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Reviews for "_-={Precious Seconds}=-_"


"You have three minutes and 33 seconds to change her death. Go."

It tells me of a man who sold his soul for a second chance to stop his greatest failure; being unable to stop his significant other from dying. I can see her... at the top of a skyscraper. He climbs up the stairs, starting from 3 floors down, just as he did the last time, and manages to reach her just before she jumps-- but he cannot stop her from jumping. A parachute is given to him by some unknown hand when he reaches the edge; he jumps at 2:08. Faster and faster they fall, as he quickly gains speed...he manages to get the parachute on her just before the song slows down again, and pulls the string. The last few high notes of the song are him falling, elated that he saved her even as she screams out above him, unable to get the parachute off...

He hits the ground at 3:16, dead, but with a smile on his face...

Good song.

MaestroRage responds:

a brilliant story zero9g9... I had never considered such a story for the piece, but it fits perfectly, and I find myself reliving the scene again and again.

It brings up many questions, like why the significant other is going to destroy herself, even though this man is willing to sell his very soul in trying to save her. It makes for an exciting world to live in. External forces like the loss of a child might have been enough to do it...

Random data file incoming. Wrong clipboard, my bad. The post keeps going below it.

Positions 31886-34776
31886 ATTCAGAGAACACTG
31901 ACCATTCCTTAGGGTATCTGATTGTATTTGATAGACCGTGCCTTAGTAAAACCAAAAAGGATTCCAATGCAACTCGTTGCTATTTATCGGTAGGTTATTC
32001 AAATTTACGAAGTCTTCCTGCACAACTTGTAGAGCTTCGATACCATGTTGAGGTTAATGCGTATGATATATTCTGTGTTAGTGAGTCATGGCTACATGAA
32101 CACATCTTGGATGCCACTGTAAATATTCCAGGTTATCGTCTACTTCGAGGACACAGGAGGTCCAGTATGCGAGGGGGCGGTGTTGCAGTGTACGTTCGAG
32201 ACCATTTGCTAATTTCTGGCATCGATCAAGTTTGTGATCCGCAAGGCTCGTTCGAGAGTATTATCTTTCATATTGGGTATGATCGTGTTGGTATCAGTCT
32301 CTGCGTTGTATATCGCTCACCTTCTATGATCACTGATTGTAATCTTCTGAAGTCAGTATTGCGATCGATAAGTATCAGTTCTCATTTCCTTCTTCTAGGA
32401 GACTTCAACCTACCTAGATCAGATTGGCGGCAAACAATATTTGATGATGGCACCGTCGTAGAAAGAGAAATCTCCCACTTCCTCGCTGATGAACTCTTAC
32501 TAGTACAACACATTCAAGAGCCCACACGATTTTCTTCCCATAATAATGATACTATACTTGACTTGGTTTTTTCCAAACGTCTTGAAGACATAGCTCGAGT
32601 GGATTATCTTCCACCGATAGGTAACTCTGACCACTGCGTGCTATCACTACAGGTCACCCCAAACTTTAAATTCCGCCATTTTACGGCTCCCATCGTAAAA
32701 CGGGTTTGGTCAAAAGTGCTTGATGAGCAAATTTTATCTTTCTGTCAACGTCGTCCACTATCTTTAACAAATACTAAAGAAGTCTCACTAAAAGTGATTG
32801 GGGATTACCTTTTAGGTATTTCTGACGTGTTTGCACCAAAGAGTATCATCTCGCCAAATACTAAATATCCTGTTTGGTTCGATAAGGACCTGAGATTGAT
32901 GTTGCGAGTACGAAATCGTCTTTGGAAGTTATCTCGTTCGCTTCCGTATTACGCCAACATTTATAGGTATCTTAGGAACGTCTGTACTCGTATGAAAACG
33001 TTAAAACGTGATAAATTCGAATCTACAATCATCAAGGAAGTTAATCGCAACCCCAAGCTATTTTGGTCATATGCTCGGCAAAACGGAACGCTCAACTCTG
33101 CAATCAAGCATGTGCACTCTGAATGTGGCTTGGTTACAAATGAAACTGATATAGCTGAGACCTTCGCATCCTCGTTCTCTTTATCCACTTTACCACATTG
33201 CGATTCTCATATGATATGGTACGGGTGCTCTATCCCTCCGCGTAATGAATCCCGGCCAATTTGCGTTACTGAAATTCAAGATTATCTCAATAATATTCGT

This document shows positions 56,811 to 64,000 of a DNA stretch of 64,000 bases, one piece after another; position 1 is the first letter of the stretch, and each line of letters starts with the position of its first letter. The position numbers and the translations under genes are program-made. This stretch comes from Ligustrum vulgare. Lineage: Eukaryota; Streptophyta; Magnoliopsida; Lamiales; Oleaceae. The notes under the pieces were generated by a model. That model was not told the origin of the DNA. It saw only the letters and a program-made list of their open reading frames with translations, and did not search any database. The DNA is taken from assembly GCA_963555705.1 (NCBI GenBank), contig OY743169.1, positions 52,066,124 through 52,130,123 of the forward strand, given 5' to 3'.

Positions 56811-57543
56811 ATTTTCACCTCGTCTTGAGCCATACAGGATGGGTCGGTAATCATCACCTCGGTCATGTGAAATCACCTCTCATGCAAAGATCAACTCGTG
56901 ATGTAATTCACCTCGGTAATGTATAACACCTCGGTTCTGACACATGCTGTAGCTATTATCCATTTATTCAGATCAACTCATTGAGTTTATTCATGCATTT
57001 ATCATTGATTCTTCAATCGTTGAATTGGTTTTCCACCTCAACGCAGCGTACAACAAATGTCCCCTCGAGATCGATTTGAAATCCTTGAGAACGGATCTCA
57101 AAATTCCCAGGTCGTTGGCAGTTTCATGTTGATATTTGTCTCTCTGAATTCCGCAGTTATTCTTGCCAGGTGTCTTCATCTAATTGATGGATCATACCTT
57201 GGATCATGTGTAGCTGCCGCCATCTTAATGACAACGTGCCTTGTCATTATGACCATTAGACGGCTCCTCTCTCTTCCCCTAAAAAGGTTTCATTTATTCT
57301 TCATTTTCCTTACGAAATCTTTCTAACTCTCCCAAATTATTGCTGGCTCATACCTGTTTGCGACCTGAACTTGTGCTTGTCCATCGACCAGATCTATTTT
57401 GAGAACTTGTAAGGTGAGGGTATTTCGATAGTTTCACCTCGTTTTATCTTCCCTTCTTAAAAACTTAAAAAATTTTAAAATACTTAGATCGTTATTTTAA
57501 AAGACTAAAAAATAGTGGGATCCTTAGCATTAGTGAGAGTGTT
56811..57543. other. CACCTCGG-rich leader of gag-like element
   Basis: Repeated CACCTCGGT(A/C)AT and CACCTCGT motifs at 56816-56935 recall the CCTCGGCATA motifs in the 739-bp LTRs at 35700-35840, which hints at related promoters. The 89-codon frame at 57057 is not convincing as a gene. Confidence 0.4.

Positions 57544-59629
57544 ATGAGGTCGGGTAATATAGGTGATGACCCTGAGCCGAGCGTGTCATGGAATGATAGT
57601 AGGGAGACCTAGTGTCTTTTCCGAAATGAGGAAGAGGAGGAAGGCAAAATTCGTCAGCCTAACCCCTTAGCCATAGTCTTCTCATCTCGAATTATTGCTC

all in all I enjoyed reading it, and living in it, thank you kindly for the review. I'm glad you liked it! I apologize for the late response!

V ery well done!

I seldom give perfect ratings now that I have seen and heard a lot of submissions to NG. All the competition really set standards for me, but this one earned it. What I imagined when I heard this song is that a king was journeying home to his castle, and the closer he got, the more he hurried, and when he arrived, he saw his wife die. The song is truly beautiful, how slowly and subtly it climaxes, and how sadly it withers away. Congratulations MaestroRage, you have just earned yourself a loyal fan.

MaestroRage responds:

thank you SizXZIE666! It is an absolute horrible thing to experience, rushing home, to the place of solitude and comfort to be greeted by a dying loved one. It is better this way then to have her die without gazing one last time into the eyes of her significant other. I know for one, I would much rather her die in his arms, then her die alone.

I suppose, though more painful, healing begins sooner this way.

Thank you for the review, i'm glad you liked it!

Precious Seconds...

The pieces click into place... time... has abandoned you.
It is something so easily wasted yet so impossible to accrue.
It gave you part of itself, from the moment you drew first breath,
but it is a thing you can not keep, and so it has brought you death.

You took your time and time takes back,
but in turn gives life anew.
The hands will clap, and the gears will clack,
but time will kill them, too.

Nothing so emotional as the thought of infinity... both comforting and unsettling.